Traditionally, winter is a time of rest and renewal for farmers and gardeners. A time to sharpen tools, rest the soil, and take stock of resources. I would argue that this approach is just as valid today as it was 100 years ago, and I would argue that we are the garden. Let me explain.
There are times in my life that the small things, the seemingly minuscule things, stack-up and overwhelm me. Or, something that is so minor, and could be changed so easily, remains and stops me from doing something I want to do (this is usually a sub-conscious phenomenon for me). I have found that for me, the best way to break-out of the paralysis is to take on the worst job I have standing in my way, and from the rest just flows. Here’s an example: I very much needed to get my canning gear out of the attic – it was so much trouble to get it all down I would rarely can. Worst job first – reorganizing the bathroom linen closet (that took hours). Once the linen closet was organized, it freed up space in a smaller cupboard, where (wonder of wonders) all of my canning gear now rests – out of the attic.
And I didn’t stop there – oh no. Once the momentum struck I just kept going. I cleaned out the pantry (reorganized my fermenting supplies), the cupboards in the kitchen (found some really random items in there), the refrigerator, the small inside freezer, and that one drawer we all have in our kitchen that is loaded with random items (think super glue and batteries). I honestly feel lighter and more prepared to do the things I enjoy doing, which makes it much more likely that I’ll actually do them.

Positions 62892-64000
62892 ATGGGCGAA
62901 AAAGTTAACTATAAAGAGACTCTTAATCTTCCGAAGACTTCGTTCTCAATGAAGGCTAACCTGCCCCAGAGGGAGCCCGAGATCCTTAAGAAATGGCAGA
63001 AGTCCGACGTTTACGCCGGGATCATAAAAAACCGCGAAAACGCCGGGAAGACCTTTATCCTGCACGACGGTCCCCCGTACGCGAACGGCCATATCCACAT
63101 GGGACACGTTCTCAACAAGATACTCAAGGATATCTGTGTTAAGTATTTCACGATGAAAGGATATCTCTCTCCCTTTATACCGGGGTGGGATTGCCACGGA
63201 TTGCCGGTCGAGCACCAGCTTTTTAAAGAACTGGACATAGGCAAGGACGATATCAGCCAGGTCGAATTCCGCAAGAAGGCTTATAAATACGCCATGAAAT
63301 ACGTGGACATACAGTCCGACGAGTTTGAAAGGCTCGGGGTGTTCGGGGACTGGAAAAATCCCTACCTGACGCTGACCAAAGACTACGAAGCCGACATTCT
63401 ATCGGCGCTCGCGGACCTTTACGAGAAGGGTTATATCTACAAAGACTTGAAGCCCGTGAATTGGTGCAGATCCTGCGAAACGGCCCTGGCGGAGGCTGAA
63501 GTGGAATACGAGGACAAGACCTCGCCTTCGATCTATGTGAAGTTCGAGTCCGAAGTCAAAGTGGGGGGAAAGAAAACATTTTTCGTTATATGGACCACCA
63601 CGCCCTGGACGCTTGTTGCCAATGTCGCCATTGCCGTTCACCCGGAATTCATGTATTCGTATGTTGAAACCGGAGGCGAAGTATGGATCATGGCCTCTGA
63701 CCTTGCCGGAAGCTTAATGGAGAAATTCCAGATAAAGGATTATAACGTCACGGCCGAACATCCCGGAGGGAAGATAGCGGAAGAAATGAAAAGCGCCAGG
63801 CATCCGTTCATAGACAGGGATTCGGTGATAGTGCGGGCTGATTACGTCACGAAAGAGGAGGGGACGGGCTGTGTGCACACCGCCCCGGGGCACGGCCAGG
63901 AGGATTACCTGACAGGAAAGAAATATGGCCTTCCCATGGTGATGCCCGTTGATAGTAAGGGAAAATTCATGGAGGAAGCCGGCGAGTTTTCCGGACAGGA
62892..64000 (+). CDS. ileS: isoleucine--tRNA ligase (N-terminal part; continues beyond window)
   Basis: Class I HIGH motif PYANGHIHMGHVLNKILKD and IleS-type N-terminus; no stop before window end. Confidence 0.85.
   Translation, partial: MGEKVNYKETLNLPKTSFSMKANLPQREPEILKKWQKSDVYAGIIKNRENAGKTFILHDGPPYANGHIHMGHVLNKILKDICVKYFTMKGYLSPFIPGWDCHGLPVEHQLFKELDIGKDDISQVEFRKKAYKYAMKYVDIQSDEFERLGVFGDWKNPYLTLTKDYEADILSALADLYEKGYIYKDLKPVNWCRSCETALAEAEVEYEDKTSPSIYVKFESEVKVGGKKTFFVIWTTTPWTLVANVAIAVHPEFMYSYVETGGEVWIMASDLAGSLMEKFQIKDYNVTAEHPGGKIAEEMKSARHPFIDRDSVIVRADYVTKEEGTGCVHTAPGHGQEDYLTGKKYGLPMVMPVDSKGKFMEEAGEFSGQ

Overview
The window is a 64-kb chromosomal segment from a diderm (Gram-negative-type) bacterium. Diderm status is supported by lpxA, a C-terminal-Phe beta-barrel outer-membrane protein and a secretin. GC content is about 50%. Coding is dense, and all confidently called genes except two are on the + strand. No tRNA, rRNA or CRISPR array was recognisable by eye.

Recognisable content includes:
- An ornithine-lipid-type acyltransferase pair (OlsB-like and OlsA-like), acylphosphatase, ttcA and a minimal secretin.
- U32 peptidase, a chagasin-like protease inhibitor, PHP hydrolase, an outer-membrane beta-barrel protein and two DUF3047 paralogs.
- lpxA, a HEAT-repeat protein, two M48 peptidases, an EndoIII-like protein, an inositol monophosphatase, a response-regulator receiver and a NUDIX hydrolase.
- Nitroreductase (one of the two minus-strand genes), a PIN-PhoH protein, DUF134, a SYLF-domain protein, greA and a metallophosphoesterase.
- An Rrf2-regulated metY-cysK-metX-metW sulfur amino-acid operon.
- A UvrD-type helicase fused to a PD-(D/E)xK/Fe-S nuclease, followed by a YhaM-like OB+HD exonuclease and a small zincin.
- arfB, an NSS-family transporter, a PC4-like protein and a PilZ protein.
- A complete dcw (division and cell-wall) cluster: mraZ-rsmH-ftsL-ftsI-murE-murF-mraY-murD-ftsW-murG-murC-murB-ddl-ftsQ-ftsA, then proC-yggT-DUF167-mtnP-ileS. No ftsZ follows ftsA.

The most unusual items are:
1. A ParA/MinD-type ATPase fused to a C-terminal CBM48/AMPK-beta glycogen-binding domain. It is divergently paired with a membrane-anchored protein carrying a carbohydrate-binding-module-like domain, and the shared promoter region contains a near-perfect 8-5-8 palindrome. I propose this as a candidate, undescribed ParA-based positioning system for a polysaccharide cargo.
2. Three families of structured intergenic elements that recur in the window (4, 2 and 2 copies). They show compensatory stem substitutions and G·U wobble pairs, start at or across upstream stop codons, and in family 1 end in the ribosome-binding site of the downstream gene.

Here’s a quick rundown on the approach:
- Sharpen the Tools – Refocus on making the things that are important to you accessible in your daily life (physical, emotional, spiritual)
- Rest the Soil – Breath, relax, and imagine – there’s no telling what you can do when you approach life from a place of peace
- Take Stock of Resources – Is a particular object bringing you satisfaction? Great, keep it. Is a particular item draining you? Fine – pitch it.
I am someone who has always felt a strong connection to the four seasons, and I recognize winter for what it has to offer – the ability for me (and all of us) to hit the reset button. Winter gives me the time to reorder my life, prioritize my pursuits, and structure my environment intentionally to best support my endeavors for the coming year and beyond. We all must live as our authentic selves, and if we’re not careful we can end-up just going through the motions. Take some time to reflect on what you need and what you want, and set into motion the actions required to get there – you will never regret doing so. As for me, I’m off to play with my pressure cooker. Happy heart gardening!